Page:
Mick, - Delta P-20

                  A smile is a small curve that straightens everything out.

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                  • #10
                    Thanks everyone for your info. Evie, Don't worry, I understood every word. I am going to try something that came to me in the night while I was agonizing over this. If any of you have tried this and it didn't work, just tell me I'm wasting my time.

                    How about laying some of the non skid rubberized material on the line and placing a steel straight edge on top. My thought is to keep the blade against the straight edge while scrolling straight. What ya think,

                    Harris

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                    • #11
                      Hi Harris

                      You might find this thread useful. In it, we discussed the use of metal templates and some very forthright opinions were expressed to the effect that the sort of guide you're proposing will not work. One day, I intend to try making a metal template myself, but it's a pretty low priority for me right now.

                      Let us know how you get on if you decide to go down this route.

                      Gill
                      There is no opinion, however absurd, which men will not readily embrace as soon as they can be brought to the conviction that it is readily adopted.
                      (Schopenhauer, Die Kunst Recht zu Behalten)

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                      • #12
                        Wow, there's some heavy duty ideas in that thread Gill provided. However, what I was talking about was for making long straight cuts, not metal template patterns. I wouldn't consider this using a template but instead a blade guide. Someone in the thread Gill mentioned said a scroll saw was like a car and was meant to be steered. Ever watch a Nascar race. When the car is racing down the track, it's definitely steered. However, when it hits the rail, it just follows the rail and if the rail is straight the car goes straight. That's the thought I had. If the steel straight edge was the rail and the saw blade was the car and enough light pressure would put the side of the saw blade against the straight edge, would the cut be straight?

                        After reading this, I think I liked the thread about the singing curly wood a lot more. Anyway, I'm going to try it tomorrow and will let you know if I'm some psycho that wants to push out the sides of the box or whether I will be thought of as brilliant by the scrolling community.

                        Harris

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                        • #13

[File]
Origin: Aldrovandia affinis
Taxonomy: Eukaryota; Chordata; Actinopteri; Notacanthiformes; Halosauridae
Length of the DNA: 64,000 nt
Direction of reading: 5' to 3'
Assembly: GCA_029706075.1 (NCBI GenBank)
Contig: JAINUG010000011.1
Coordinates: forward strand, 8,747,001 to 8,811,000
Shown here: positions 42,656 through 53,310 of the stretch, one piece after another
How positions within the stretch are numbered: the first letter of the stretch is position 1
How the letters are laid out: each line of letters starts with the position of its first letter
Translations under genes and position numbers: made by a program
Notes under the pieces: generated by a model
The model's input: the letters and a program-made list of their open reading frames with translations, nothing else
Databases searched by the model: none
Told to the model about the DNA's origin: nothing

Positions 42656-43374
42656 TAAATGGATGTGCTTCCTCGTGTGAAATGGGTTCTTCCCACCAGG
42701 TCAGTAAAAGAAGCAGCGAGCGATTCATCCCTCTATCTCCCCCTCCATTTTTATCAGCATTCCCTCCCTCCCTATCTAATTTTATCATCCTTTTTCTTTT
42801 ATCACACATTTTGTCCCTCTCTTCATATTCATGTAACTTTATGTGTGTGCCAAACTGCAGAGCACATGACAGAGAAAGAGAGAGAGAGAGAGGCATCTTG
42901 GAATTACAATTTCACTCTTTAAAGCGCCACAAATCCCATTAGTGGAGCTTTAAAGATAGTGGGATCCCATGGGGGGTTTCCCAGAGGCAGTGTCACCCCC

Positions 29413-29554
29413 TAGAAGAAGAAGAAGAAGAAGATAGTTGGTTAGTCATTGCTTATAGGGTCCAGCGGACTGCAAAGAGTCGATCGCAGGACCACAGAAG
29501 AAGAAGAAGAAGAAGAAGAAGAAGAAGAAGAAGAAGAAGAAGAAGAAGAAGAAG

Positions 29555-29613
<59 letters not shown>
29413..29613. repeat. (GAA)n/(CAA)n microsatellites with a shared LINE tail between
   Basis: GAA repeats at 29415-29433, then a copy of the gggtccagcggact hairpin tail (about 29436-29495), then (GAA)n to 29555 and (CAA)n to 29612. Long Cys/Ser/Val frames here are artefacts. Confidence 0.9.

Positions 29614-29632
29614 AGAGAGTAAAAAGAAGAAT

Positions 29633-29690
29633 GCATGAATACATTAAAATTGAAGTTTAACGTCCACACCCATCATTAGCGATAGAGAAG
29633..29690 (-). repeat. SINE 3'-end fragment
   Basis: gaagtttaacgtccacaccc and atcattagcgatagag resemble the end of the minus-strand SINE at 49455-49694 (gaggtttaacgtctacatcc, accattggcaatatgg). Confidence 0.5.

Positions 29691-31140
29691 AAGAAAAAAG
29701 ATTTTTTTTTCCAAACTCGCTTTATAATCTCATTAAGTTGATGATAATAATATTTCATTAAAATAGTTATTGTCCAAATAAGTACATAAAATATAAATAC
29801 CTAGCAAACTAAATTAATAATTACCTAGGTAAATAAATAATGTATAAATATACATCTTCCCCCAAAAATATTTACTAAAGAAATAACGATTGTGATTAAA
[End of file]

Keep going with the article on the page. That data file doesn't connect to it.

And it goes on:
IF there's waste on one side of the line, I just try really hard to cut straight, looking ahead and all that, but absolutely to stay on the waste side of the line. Then I clean up to the line with a sanding stick. Following many of the good suggestions here, and with some practice, you will find there's not much to clean up.

                          If there's no waste, then you do it like the way you get to Carnegie Hall.

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                          • #14
                            I have used the straight edge before. First I used a sharpening stone on the right side of the blade which greatly reduced its tendancy to wander that way and kept it from biting my ruler so much. In essence, you are making it a flush cut blade. I did not use any rubber or tape; I just held the ruler on the line. I stood on the right side of the saw and kept my hands in place through the cut, moving the piece with my body and arms. I point that out because that is generally bad form to be avoided.

                            Disclaimer - This works for me and I hope it works for you. No other guarantee is expressed or implied.
                            Additional disclaimer - Did not!
                            Last edited by arbarnhart; 01-11-2006, 09:54 AM.
                            -Andy

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                            • #15
                              Just a thought to add to the ruler thing. Yes a blade has the teeth set to one side but this is not the case for all blades. Now putting a rule of steel or whatever next to a blade that is flimsy may catch a tooth when it hits grain and cause it to now veer and cut into the rule. I think you are better off served if you practice your straight line cutting without gizmos and gadgets. With the proper tension, proper blade, and proper techniques you will be cutting straight lines with the best of them. This goes for curves also. Woods that are highly grained such as oak make it a litle more difficult but in this case anticipation plays a big part. Being able to feel the next tough grain in your finger tips. Relax when cutting long lines and do not tense up. Try to keep an even push on the wood. Look slightly ahead of your cut but keep the saw blade in your vision. If you stray off the line do not make an abrubt correction make a gradual correction. Practice practice practice.
                              John T.